A new multi-level model of ethics and morality has recently been announced, as schematically depicted in the diagram immediately below. The distinctive listings of virtues and values defined within this system all appear linked on an intuitive level, suggesting a clear sense of underlying cohesiveness. The key factor behind this innovation arises as a direct consequence of the fledgling field of Communications Theory, borrowing the crucial concept of the meta-perspective, a higher-order perspective upon the viewpoint held by another: schematically defined as "this is how I see you-seeing me." Indeed, there does not appear to be any conceptual barrier limiting the degree to which reflection can serve as a basis for itself, ultimately extending to a 10th-order level of meta-abstraction. The higher virtues, values, and ideals collectively build as subsets within this hierarchy of metaperspectives, each more abstract listing building upon that which it supersedes.
Take, for example, the cardinal virtues (prudence-justice-temperance-fortitude), the theological virtues (faith-hope-charity-decency), and the classical Greek values (beauty-truth-goodness-wisdom). Each of these traditional ethical groupings is further subdivided into a complex of four subordinate terms, allowing for precise point-for-point stacking within the hierarchy of metaperspectives. When additional groupings of ethical terms are further added to the mix: namely, the civil liberties (providence-liberty-civility-austerity), the humanistic values (peace-love-tranquility-equality), the mystical values (ecstasy-bliss-joy-harmony), amongst others; the complete ten level hierarchy of metaperspectives emerges in full detail, partially reproduced in the table immediately below:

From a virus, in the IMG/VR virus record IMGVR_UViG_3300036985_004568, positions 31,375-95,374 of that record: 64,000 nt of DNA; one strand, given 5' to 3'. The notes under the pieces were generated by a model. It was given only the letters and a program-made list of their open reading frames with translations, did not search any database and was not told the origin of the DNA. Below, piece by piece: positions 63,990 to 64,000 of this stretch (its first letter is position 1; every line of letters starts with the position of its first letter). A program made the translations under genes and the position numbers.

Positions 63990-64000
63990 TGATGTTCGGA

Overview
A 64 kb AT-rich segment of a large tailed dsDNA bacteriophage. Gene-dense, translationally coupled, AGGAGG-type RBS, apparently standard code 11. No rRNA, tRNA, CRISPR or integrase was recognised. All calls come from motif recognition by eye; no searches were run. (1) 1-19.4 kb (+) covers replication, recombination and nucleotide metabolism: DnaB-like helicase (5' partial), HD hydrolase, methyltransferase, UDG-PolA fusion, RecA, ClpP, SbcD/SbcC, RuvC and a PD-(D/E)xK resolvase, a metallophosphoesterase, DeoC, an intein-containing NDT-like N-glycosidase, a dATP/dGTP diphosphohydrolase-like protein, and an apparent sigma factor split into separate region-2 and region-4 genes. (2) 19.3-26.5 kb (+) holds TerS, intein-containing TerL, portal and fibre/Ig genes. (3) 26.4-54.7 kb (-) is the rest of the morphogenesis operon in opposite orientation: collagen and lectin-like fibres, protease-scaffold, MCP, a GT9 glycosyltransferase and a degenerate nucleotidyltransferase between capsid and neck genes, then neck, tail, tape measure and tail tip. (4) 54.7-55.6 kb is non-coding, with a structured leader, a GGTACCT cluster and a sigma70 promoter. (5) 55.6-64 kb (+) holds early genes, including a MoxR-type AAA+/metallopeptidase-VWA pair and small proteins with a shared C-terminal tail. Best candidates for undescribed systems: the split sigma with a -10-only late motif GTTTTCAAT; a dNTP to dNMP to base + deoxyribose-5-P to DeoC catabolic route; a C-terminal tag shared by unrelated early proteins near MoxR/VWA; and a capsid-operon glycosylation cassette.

This cohesive hierarchy of virtues, values, and ideals proves exceedingly comprehensive in scope, accounting for virtually every major ethical term celebrated within the Western ethical tradition. Indeed, it proves easy to gain a sense of the trend towards increasing abstraction when scanning each of the individually depicted lines from top to bottom. These traditional, four-part groupings line up perfectly within this hierarchy of metaperspectives, making it exceedingly unlikely that such a hierarchy could have arisen solely by chance. Indeed, this ethical hierarchy mirrors the specialization of personal, group, spiritual, humanitarian, and transcendental realms within human society in general: which when further specialized into both authority and follower roles, accounts for the complete ten-level hierarchy of ethical terms.
This system of the virtues, however, can scarcely claim to be the total picture; for it further proves possible to base this ethical hierarchy entirely within an instinctual foundation: where the higher virtues and values are alternately seen as more advanced metaperspectives on the more basic complement of instinctual states (namely, rewards, leniency, appetite, aversion). According to this basic format, rewards properly follow appetitive types of behaviors, whereas leniency is similarly associated with aversive behaviors. When further expanded within the meta-perspectival format, the remaining higher groupings of virtues and values jump neatly into focus. Indeed, the characteristic four-part pattern of ethical terms is fully explainable in terms of such a behavioral tie-in with conditioning theory: in addition to the dual specialization of authority and follower roles across the board.